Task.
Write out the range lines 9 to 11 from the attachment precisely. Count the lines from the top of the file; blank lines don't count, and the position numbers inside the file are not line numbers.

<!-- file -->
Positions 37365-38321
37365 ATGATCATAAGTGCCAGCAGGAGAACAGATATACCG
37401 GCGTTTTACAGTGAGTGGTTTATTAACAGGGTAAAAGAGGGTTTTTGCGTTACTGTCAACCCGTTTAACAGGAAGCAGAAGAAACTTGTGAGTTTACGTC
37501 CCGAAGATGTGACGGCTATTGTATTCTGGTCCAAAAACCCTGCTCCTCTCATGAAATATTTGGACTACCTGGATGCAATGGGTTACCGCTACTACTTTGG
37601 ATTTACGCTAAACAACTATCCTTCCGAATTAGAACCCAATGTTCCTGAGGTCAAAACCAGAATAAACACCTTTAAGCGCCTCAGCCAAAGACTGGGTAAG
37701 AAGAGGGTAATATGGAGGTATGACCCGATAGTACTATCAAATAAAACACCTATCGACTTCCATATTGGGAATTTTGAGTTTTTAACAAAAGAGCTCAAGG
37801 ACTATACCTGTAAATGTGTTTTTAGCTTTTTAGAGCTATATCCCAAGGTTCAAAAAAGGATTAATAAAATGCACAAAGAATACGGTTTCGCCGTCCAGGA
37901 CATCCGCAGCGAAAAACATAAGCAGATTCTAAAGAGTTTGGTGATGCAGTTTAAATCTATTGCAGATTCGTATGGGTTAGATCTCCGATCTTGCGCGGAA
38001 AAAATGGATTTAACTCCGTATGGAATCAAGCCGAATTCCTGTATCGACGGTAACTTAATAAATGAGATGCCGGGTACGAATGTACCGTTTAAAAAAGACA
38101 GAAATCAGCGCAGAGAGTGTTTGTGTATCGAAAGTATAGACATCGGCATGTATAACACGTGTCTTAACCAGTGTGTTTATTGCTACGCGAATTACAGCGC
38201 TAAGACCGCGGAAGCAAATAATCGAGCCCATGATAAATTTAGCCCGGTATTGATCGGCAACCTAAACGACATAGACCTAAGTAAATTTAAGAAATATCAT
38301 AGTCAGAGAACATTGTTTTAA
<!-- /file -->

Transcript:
38001 AAAATGGATTTAACTCCGTATGGAATCAAGCCGAATTCCTGTATCGACGGTAACTTAATAAATGAGATGCCGGGTACGAATGTACCGTTTAAAAAAGACA
38101 GAAATCAGCGCAGAGAGTGTTTGTGTATCGAAAGTATAGACATCGGCATGTATAACACGTGTCTTAACCAGTGTGTTTATTGCTACGCGAATTACAGCGC
38201 TAAGACCGCGGAAGCAAATAATCGAGCCCATGATAAATTTAGCCCGGTATTGATCGGCAACCTAAACGACATAGACCTAAGTAAATTTAAGAAATATCAT